I looked out into the distance. From my vantage point on the mountain, I could see the Mediterranean strewn before me, reaching so far into the distance that it eventually met the sky. The rich sapphire of the sea blended well with the lighter blue of the sky, which was mixed with unassuming snowy clouds. I took a deep breath. The air here was clean; a welcome break from the busy streets of the nearby city of Bizerte. I was too far up to smell the refreshing scent of the ocean, but with it laid before me in all of its glimmering allure, my mind almost fooled me into believing that I could actually smell it. I barely moved; it was a perfect moment.
“Done!” yelled Yee Man from about twenty meters away. The little bundle of joy from Taiwan ran up to me and showed me the picture she just took of me. “Do you like it?”
“It’s perfect,” I replied. Took her long enough; I was holding that contemplative-philosophical look for almost thirty seconds. It was a perfect moment; perfect to take a new photo to upload onto Facebook. We had just started our hike to the northernmost point of Africa, and just ten minutes in, we spent a quarter of an hour admiring the view and taking photos.
“Come on guys, let’s get moving,” instructed Slim. He was our guide and friend; a local of Tunisia. His job was not only to show us around, but to ensure we didn’t get ripped off by enterprising salesmen.
We were quite the international group. There were 7 of us, representing 6 continents: There was William from Oceania, Yee Man from Asia, Heidi and Urska from Europe, Slim from Tunisia, Joan from South America, and me from North America. Never did I expect myself to be in the company of so many cultures at the same time.
We begrudgingly left our beautiful vantage point and resumed our hike. Little did we know that for the next 7 hours, we would be treated to even more spectacular views.
Some time later, we climbed a rocky hill that was resting on the edge of the mountain we were hiking around. It provided us with another breathtaking view of the coast. Extended before us was a view of kilometers of sheer cliffs, rolling sand dunes, and pristine coast. Aside from us, there wasn’t another human in sight. It was flawless.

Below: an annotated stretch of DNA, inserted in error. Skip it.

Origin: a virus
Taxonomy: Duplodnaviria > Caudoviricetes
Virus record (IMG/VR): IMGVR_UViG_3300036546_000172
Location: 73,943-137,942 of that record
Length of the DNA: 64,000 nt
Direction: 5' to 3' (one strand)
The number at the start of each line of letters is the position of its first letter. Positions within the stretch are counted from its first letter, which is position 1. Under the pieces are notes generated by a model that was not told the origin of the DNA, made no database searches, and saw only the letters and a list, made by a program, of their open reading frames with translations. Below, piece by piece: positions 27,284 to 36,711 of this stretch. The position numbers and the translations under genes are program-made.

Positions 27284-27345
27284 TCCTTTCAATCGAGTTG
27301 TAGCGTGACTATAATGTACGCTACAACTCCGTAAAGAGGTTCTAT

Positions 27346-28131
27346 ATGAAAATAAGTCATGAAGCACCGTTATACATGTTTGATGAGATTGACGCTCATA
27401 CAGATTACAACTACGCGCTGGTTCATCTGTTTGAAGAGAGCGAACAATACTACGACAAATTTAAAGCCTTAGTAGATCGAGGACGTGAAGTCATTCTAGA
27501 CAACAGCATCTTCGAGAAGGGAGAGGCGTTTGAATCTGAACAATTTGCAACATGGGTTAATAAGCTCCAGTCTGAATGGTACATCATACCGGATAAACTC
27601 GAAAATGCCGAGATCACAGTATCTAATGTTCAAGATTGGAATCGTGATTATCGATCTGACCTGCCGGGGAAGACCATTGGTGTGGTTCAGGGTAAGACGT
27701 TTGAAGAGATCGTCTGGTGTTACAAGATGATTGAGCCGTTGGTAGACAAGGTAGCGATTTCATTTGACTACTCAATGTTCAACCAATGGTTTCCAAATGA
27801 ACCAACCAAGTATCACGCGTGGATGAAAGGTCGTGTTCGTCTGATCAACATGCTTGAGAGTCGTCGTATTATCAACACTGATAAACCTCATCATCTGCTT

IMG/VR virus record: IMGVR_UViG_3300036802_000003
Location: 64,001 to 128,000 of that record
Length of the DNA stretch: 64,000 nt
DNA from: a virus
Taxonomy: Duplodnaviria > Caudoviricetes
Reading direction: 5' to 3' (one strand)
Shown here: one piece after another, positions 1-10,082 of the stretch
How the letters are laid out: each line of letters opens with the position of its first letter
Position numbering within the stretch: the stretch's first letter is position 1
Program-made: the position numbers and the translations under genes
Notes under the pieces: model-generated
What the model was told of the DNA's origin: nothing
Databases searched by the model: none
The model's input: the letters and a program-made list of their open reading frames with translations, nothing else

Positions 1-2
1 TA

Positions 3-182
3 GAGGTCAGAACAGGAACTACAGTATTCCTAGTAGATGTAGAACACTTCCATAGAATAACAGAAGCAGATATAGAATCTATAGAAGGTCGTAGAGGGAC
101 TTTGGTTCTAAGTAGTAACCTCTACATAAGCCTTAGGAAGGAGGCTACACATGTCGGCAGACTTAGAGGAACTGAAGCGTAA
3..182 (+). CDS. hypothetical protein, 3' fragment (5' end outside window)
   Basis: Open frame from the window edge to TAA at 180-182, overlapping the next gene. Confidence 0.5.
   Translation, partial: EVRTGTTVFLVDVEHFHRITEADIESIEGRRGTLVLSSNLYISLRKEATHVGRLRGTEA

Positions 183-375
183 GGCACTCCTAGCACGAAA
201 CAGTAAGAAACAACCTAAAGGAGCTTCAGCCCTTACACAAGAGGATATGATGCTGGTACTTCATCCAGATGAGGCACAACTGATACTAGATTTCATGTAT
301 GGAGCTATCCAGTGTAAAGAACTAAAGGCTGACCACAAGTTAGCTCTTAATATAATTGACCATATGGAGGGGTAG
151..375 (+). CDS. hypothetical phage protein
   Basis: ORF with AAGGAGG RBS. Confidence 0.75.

The furthest piece of land I could see jutted out from the beach; it was so far away that it was slightly blue. Out of curiosity, I wondered how long it would take to walk there. It must be twelve kilometers away at least. As I was pondering this, William approached me and pointed out the exact same point I was looking at.
“That is the northernmost point of Africa,” he said. “The cab driver will pick us up there.”
So that was our destination. Surprisingly, I wasn’t intimidated by the challenge; it actually excited me. Reaching that point entailed walking across the kilometers of sheer cliffs, rolling sand dunes, and pristine coast I was admiring. I knew right then and there that this would be a real adventure. I smiled, inhaled deeply, and took my first of what would become around 20000 steps.
The beginning was the most spectacular part of our hike. We descended the hill to the cliffs below. We walked along the edges; it was more exciting that way. I took in my surroundings with delight. To my right side was a sheer 30-meter drop into the rocky, churning ocean below. To my left were endless green mountains and hills, dotted by the occasional herd of sheep.
There it was now: the smell of the ocean. My mind wasn’t playing tricks on me this time. I could really smell it. It was wonderful.